LittleGirl Let me say from the beginning, I do not believe any little girl wakes up one day and says, "Mommy, when I grow up I want to sell my body. It's the easiest job I can think of that makes the most money. Just think! I'll let men use, abuse, and harm me every night, all night and then I'll be living the dream!"

What happens between "I want to be a Mommy!" or "I want to be an astronaut!" or "I want to be a Doctor who takes a rocket to work in a village without Doctors and then come home on my horse!" and "I am 'choosing' to prostitute myself!" is a million small violations and systemic problems that completely annihilate the meaning of "choice."

Choice: noun an act of selecting or making a decision when faced with two or more possibilities.

Possibilities. Consider these:

Childhood Sexual Abuse

Research shows that over 90% of prostituted youth and women arrested for prostitution were sexually abused (though I have heard field workers say it's 100%). Such a degrading and disempowering assault deeply affects the body, mind, and soul. When older and faced with survival, it's easier to exchange sex for food and shelter since the barriers to sex have already been crossed. Often the decision to sell sex is a reversal of the power paradigm by which they can exert control over their bodies, rather than be powered over by another.

Social System

Consider the little girl raised in a chaotic home, with the presence of substance abuse. People in and out, affecting school and perhaps food security. Foster care is often present, social services involved. Absent fathers the norm. An environment of low dreams, where college feels unattainable, if talked about at all. Truancy, teen pregnancy abound. Is it hard to imagine she might not have the constructs for a different kind of life? And what if she thinks she'd be better, safer, if she ran away? Or worse, what if she is thrown away? Research shows that within 48 hours of being on the street, a youth will be solicited for sex. The National Runaway Switchboard estimates that each year between 1.6-2.8 million youth runaway. And those who are on the streets for more than 30 days are most closely associated with commercial sexual exploitation.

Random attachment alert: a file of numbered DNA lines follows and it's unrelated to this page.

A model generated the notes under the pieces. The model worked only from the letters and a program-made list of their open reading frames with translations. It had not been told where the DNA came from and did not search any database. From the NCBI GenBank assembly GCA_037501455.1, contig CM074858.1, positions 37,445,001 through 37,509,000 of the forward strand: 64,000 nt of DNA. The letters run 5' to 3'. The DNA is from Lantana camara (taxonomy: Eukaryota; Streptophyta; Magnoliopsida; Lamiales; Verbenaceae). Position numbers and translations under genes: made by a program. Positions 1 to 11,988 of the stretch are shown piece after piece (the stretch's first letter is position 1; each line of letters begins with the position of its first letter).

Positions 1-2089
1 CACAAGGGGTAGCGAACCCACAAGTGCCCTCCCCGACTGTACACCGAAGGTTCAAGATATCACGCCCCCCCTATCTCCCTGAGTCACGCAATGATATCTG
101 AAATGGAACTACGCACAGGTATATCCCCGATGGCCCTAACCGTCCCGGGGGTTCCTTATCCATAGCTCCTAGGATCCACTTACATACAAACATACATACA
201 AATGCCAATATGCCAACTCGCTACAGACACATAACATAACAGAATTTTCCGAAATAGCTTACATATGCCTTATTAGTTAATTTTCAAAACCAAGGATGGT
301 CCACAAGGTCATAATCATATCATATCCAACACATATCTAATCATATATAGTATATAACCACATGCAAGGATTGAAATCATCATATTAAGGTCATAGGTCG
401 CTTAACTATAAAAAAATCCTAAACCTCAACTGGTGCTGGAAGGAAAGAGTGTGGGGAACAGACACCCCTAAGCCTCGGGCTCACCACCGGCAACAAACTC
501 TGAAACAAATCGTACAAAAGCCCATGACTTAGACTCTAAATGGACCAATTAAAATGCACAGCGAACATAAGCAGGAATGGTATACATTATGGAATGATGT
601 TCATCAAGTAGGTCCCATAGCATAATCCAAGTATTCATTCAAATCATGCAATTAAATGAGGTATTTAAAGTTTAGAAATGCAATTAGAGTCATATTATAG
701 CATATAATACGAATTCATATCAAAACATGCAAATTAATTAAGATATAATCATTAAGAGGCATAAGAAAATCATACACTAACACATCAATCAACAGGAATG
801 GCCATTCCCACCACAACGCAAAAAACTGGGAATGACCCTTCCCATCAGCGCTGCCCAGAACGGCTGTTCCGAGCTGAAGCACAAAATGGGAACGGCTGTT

Force, Fraud, and Coercion

Three words help define human trafficking. In the U.S., it looks like this: young girl who comes from aforementioned background is preyed upon by a brilliant controller (otherwise known as a pimp). He scopes her out, identifies her vulnerability, and works to exploit it. As one survivor says, "You need a Daddy? He'll be your Daddy." After a period of lavish gift buying, "dating," and consensual sex, he asks for his return on his investment- sex with others. Depending on his style of pimping, this is where force (brutal beatings, food deprivation, and rape), coercion (threats to expose her to friends, harm a family member, etc.) and fraud come into play. A psychological game ensues and the girl is trapped. What are her choices now?

So, when we debate whether prostitution should be legalized, if sex workers should be "left alone" to do with their lives as they please, I ask, from what array of choices have they chosen to sell their bodies? Have we not, as a society, failed the little girls who grow up with a limited number of possibilities? In this greater systemic context, is not choice but an illusion?

What do you think? Share your thoughts below!

If you would like to learn more, check out my recent book, END: Engaging Men to End Sex Trafficking. While written to a male audience (to empower them to engage this issue) it is useful for all. Full of documented facts and explanations, stories, group discussion and a doable game plan for every community, this manual will help you launch a response to sex trafficking in your backyard.

End New 3D